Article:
A: OK, let's go with that for the moment. Even then we are still faced with a problem, since gain and loss are not the only things to consider in a wager. We also must consider how much we are wagering. Even if I must wager, I might end up wagering too much.

B: Let's consider that. Since by our supposition we have no particular reason to choose either side over the other, if we wagered one life of happiness for the possibility of gaining two lives of happiness, we still could wager. If we stood three lives to gain, however, on our supposition that we must play, and on our supposition that reason is indeterminate on the issue (which implies that for all we know the chance of gain on either side is equal), we would be stupid not to wager one life of happiness for the chance of gaining three lives of happiness. But suppose there are infinite lives of happiness on the table. Since we can be right to wager one life of happiness against two, and since it would be stupid not to wager one life of happiness against three, what shall we say about wagering one life of happiness against infinite lives? What we stake is finite. What we can gain is infinite. So long as we don't stand to lose an infinite, the reasonable thing is to wager everything on the chance of infinite gain. And it doesn't seem that we have anything to lose.

A: But it isn't certain whether we will gain anything, whereas it is quite certain that we are risking something. There is, as it were an infinite uncertainty about our gain, and this cancels out any reasonableness in risking what we are certainly risking.

B: Not so. Everyone is staking something certain for something uncertain; but we are weighing a finite certainty (our stake) against a finite uncertainty of gain. Uncertainty of the gain is related to the chances of gain and loss; and this, on our previous supposition, is for all practical purposes even. Reason has not shown us any more chances on one side than on the other - this is what started us off. So our game is one of finite risk, equal risk of loss and gain, and infinite possible gain. "This is demonstrable; and if men are capable of any truths, this is one."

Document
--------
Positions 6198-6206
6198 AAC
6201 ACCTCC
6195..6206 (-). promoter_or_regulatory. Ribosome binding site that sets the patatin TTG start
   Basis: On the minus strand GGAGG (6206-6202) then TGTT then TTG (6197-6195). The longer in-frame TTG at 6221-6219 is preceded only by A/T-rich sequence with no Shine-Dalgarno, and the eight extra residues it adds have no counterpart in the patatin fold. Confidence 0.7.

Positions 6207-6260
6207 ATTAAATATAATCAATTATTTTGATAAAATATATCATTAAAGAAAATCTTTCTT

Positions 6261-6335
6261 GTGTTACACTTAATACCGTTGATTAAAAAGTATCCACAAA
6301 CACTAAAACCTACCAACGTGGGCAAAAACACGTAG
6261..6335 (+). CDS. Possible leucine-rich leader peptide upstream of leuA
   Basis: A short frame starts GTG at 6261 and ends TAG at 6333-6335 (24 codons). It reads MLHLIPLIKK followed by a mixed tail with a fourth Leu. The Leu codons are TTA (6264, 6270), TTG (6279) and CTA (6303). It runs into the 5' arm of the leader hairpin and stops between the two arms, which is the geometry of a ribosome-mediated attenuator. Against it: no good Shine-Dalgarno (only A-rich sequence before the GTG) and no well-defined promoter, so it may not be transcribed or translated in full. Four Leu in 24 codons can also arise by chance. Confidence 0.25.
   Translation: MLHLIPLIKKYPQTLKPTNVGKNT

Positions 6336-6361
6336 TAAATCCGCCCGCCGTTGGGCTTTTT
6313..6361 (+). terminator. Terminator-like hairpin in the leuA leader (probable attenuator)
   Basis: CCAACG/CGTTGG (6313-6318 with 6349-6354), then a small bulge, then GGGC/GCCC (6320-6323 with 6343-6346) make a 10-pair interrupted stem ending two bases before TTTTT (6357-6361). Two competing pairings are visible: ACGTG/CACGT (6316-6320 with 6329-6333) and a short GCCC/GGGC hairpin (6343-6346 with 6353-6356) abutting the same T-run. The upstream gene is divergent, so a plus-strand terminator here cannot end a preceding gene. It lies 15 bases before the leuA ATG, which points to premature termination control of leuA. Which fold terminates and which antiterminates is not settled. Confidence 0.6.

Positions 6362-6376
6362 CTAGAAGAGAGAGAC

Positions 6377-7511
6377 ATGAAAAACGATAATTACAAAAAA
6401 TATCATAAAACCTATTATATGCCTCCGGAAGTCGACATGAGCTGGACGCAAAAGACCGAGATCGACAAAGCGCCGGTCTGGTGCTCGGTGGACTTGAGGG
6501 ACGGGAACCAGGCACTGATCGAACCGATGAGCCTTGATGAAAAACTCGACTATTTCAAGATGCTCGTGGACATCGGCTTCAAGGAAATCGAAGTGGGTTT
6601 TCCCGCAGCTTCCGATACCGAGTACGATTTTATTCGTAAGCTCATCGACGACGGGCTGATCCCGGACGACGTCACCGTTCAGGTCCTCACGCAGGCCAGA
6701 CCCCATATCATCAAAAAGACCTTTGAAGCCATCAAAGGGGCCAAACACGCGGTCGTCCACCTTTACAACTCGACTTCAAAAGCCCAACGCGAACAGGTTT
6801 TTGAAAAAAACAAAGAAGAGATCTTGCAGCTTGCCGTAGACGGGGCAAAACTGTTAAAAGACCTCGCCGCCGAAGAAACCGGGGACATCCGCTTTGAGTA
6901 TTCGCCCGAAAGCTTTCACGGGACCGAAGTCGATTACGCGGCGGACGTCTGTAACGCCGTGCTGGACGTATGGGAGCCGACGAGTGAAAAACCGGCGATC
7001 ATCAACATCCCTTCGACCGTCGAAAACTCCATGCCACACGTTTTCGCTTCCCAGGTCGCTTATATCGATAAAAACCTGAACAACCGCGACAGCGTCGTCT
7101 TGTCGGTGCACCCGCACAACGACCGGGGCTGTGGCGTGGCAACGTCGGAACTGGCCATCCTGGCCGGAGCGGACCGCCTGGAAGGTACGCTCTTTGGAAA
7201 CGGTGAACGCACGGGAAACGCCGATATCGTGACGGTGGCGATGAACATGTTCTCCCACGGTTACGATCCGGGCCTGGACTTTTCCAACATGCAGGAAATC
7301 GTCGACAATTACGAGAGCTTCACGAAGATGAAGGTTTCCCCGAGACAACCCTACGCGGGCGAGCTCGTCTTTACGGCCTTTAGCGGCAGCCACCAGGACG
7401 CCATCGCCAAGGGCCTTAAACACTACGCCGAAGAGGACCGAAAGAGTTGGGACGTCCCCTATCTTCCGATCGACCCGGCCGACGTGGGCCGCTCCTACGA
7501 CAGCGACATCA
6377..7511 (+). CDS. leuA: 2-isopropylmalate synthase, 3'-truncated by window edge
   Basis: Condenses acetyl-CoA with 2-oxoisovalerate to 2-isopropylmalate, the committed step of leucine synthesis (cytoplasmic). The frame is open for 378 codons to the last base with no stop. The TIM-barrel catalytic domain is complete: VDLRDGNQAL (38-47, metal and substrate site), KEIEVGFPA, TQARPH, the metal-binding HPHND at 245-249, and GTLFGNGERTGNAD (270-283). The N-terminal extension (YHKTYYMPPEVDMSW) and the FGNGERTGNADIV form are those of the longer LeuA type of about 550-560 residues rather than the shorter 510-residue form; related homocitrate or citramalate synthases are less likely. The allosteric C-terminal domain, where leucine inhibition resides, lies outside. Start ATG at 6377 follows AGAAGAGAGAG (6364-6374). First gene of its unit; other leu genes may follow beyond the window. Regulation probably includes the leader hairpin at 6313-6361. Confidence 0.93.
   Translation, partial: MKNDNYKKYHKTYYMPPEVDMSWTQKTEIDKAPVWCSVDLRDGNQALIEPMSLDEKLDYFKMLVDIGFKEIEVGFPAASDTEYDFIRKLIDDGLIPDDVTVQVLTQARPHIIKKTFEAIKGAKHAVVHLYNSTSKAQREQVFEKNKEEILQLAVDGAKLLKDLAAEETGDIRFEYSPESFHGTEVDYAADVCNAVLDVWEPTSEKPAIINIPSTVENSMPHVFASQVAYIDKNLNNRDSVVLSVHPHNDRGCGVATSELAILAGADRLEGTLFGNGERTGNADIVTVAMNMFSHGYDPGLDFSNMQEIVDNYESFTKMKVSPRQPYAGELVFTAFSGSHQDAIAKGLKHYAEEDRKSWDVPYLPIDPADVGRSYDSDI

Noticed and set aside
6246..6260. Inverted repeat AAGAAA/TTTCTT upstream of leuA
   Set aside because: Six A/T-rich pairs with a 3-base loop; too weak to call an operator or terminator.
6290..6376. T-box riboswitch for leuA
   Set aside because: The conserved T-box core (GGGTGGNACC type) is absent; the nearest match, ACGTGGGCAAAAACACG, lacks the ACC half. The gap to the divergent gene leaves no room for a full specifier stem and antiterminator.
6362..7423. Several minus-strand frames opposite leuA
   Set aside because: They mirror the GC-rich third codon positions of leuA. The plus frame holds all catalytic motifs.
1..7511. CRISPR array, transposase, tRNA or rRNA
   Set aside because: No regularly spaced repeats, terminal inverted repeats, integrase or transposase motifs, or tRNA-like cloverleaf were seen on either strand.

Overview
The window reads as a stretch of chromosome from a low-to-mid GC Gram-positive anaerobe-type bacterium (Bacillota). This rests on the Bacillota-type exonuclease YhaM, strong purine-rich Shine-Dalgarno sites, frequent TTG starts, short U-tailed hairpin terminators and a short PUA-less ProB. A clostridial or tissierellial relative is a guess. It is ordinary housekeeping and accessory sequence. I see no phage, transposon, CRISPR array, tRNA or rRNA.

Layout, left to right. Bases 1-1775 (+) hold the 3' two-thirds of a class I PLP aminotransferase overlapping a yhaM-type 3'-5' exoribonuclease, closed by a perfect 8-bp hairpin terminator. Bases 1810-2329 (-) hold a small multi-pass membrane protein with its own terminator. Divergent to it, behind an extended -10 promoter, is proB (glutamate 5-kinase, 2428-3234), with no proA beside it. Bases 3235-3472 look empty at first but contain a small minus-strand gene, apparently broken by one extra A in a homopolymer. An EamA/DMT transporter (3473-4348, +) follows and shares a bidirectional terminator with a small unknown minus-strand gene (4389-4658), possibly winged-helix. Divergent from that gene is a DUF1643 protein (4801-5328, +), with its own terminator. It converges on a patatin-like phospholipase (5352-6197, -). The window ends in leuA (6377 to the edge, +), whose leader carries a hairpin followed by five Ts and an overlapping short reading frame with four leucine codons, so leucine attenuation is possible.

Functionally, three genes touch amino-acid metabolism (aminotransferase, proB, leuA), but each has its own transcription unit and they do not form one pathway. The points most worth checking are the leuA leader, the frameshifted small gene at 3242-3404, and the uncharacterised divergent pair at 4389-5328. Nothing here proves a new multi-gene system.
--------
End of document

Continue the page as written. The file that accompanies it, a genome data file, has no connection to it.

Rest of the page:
A: OK; but it would still be better if we could see the cards - get some sort of inside tip to help us make a better bet.

B: And so we can; we have things like Scripture and all the things to which Christians appeal.

A: Yes, but if I must wager, I'm in a bind. I simply am not made so that I can believe these sorts of things.

B: Then at least learn what's involved in your inability to believe. The issue is a matter of passion, emotion, rather than reason, for reason allows one to believe, but you cannot believe. This is a disease that can be cured. See if you can become convinced, not by piling arguments on top of each other, but by getting your passions under control. The remedy for unbelief is to do what others in your place have done. If you do what they have done, getting involved in the spiritual disciplines that abate the control of the passions over us - attending mass regularly, taking the holy water, or whatever - then this will fix your problem and bring you naturally to believe.

A: But this is what I'm afraid of.

B: Why? What do you have to lose? Your stumblingblocks here are your passions, not your reason; your emotions are getting in the way. And doing these sorts of things is precisely what will lessen your slavery to your passions.